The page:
Adrenal incidentaloma: cardiovascular and metabolic effects of mild cortisol excess
Review Article

Adrenal incidentaloma: cardiovascular and metabolic effects of mild cortisol excess

Alan Kelsall#, Ahmed Iqbal#, John Newell-Price

Department of Oncology and Metabolism, The Medical School, University of Sheffield, Beech Hill Road, Sheffield, UK

Contributions: (I) Conception and design: All authors; (II) Administrative support: None; (III) Provision of study materials or patients: None; (IV) Collection and assembly of data: All authors; (V) Data analysis and interpretation: All authors; (VI) Manuscript writing: All authors; (VII) Final approval of manuscript: All authors.

#These authors contributed equally to this work.

Correspondence to: Professor John Newell-Price. Department of Oncology and Metabolism, The Medical School, University of Sheffield, Beech Hill Road, Sheffield S10 2RX, UK. Email: j.newellprice@sheffield.ac.uk.

Abstract: In the vast majority of cases adrenal incidentalomas (AI) are benign adrenocortical adenomas. They are present in up to 10% of the population over 70 years, with incidence increasing with age. Mild cortisol excess (MCE) in the context of AI is defined as autonomous cortisol secretion (ACS) in the absence of the classical clinical features of Cushing’s syndrome. MCE has been reported in up to at least one third of patients with AI. Numerous studies have shown that MCE in AI is associated with increased cardiovascular events and mortality, likely to be consequent upon both hemodynamic changes and inflammatory pathways, and a worse metabolic phenotype characterized by: pancreatic β-cell dysfunction, insulin resistance, visceral obesity and dyslipidemia. There is currently no level 3 evidence from large intervention randomized controlled trials to guide management of MCE in AI, and there is a lack of predictive tools to allow stratification to intervention of only those patients who would benefit in terms of improved metabolic and cardiovascular end-points. Here, we describe the mal-effects of cortisol on cardiovascular and metabolic tissues and discuss management strategies based on current largely observational data.

Keywords: Adrenal incidentalomas (AIs); autonomous cortisol secretion (ACS); mild cortisol excess (MCE); adrenocorticotropic hormone (ACTH); overnight dexamethasone suppression test (ONDST); non-functioning adenoma (NFAI)


Submitted Oct 06, 2019. Accepted for publication Nov 21, 2019.

doi: 10.21037/gs.2019.11.19


Introduction

An adrenal incidentaloma (AI) is a lesion that is discovered during imaging of the abdomen for indications not associated with evaluation of the adrenal gland (1,2). Incidence has increased with more frequent use of axial imaging modalities such as computed tomography (CT) and magnetic resonance imaging (1). The overall prevalence is 4.2%, increasing with age (3) with around 10% of patients over 70 having an AI on CT (1,4). AI can further be categorized by assessment of the hypothalamic-pituitary-adrenal (HPA) axis (4,5). In general, and depending on the criteria used, the majority (70%) of AI are classified as non-functioning, with adrenal cortisol secretion causing mild cortisol excess (MCE) in 15–30% (6). In these latter patients, typical clinical features of hypercortisolism are absent with the condition previously being termed “subclinical Cushing’s syndrome (CS)” (1). In this review we avoid the term subclinical CS and instead we use MCE, defined as mild hypercortisolism with AI but in the absence of classical clinical features of CS (7).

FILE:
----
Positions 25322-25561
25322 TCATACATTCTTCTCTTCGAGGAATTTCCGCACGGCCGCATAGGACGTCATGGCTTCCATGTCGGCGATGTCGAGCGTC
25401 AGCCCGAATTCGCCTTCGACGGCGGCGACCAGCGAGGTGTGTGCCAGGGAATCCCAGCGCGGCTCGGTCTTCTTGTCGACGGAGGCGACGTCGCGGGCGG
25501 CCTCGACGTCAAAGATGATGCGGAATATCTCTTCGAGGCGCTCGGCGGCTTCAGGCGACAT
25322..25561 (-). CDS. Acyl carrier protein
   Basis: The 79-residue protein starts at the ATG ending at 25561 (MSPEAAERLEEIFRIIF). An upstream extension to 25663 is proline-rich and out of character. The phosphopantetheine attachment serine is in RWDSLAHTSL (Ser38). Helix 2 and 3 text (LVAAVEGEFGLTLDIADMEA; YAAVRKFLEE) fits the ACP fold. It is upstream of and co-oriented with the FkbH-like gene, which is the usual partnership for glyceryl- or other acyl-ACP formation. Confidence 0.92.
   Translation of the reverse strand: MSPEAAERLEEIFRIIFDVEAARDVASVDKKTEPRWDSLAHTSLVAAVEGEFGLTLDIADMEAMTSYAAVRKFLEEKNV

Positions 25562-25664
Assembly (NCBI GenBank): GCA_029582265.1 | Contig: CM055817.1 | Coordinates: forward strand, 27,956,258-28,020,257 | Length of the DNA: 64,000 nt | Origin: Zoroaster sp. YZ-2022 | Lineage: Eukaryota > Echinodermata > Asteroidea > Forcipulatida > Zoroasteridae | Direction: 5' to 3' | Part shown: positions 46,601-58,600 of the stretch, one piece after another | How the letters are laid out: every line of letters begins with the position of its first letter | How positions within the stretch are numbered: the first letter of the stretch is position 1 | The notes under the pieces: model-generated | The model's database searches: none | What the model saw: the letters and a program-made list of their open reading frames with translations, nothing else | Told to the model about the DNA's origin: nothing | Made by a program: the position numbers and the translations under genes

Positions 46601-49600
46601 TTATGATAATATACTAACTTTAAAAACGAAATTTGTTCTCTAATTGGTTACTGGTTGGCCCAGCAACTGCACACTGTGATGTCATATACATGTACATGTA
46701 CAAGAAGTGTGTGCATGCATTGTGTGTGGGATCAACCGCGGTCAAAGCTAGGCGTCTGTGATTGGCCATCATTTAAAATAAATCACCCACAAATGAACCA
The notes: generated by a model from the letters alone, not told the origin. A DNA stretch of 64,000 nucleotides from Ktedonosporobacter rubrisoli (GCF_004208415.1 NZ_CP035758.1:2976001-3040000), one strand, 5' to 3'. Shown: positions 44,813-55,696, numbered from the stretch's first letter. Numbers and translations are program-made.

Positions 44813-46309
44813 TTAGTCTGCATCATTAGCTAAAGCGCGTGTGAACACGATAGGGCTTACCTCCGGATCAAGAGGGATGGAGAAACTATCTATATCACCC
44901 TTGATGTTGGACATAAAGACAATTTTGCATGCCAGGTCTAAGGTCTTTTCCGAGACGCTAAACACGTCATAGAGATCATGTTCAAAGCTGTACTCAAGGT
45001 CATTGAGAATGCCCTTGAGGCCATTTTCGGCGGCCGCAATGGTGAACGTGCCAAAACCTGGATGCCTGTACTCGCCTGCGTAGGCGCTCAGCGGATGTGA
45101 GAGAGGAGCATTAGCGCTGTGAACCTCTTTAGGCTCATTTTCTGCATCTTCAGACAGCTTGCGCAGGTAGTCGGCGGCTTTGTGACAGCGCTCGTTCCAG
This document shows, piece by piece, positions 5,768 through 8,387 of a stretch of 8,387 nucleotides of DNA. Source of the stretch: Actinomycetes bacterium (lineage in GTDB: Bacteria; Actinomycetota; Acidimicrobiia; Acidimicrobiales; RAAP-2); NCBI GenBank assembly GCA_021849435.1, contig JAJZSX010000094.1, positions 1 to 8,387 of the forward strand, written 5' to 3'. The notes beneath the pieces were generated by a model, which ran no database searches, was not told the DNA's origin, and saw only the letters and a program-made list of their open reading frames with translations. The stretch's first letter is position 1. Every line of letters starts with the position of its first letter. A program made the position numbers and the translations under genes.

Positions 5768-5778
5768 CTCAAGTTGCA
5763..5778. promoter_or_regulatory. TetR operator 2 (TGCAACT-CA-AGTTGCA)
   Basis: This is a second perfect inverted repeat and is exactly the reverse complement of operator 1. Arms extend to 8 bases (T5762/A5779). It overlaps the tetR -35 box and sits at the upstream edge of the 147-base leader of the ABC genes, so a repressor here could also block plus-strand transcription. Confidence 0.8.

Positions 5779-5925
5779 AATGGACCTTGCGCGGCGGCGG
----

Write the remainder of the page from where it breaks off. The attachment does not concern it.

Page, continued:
What defines MCE is debated. A variety of cut-offs are used to define MCE when using serum cortisol values after dexamethasone testing or salivary or urinary cortisol values. Strengths and limitations of the biochemical assays and cut-offs used in the literature have already been reviewed comprehensively (8,9).

Recent European Society of Endocrinology (ESE) guidelines aimed to clarify this issue and suggested all patients with AI undergo a 1 mg overnight dexamethasone suppression test (ONDST) (4). In the ESE guidelines, a serum cortisol ≤50 nmol/L (1.8 µg/dL) post 1 mg ONDST is regarded as excluding hypercortisolism, values between 51 to 138 nmol/L are referred to as “possible autonomous cortisol secretion (ACS)”, and values >138 nmol/L termed “ACS” (Figure 1). These guidelines, however, emphasize that post ONDST serum cortisol values should not be interpreted as absolute arbitrary cut-offs. Rather, MCE in AI is best conceptualized as a biochemical continuum of excess cortisol. Thus, when formulating a management strategy, the patients age, past medical history, co-morbidities and biochemistry all need to be considered holistically.

Figure 1 Management of adrenal incidentaloma. Adapted from the European Society of Endocrinology guidelines (4).

Progression of AI to CS is rare with a recent meta-analysis finding only 0.2% of patients with MCE developed CS and none of the adenomas underwent transformation to adrenocortical carcinoma (10).

Several retrospective studies have suggested increased prevalence of cardiovascular and metabolic risk factors associated with MCE including hypertension, increased left ventricular mass, impaired glucose tolerance, increased visceral fat and mortality (11-17) (Figure 2). Despite increased morbidity and mortality, the majority of patients with AI do not receive the recommended initial hormone investigations (18,19).

Figure 2 The putative mechanisms driving cardiometabolic complications. Created using BioRender.com.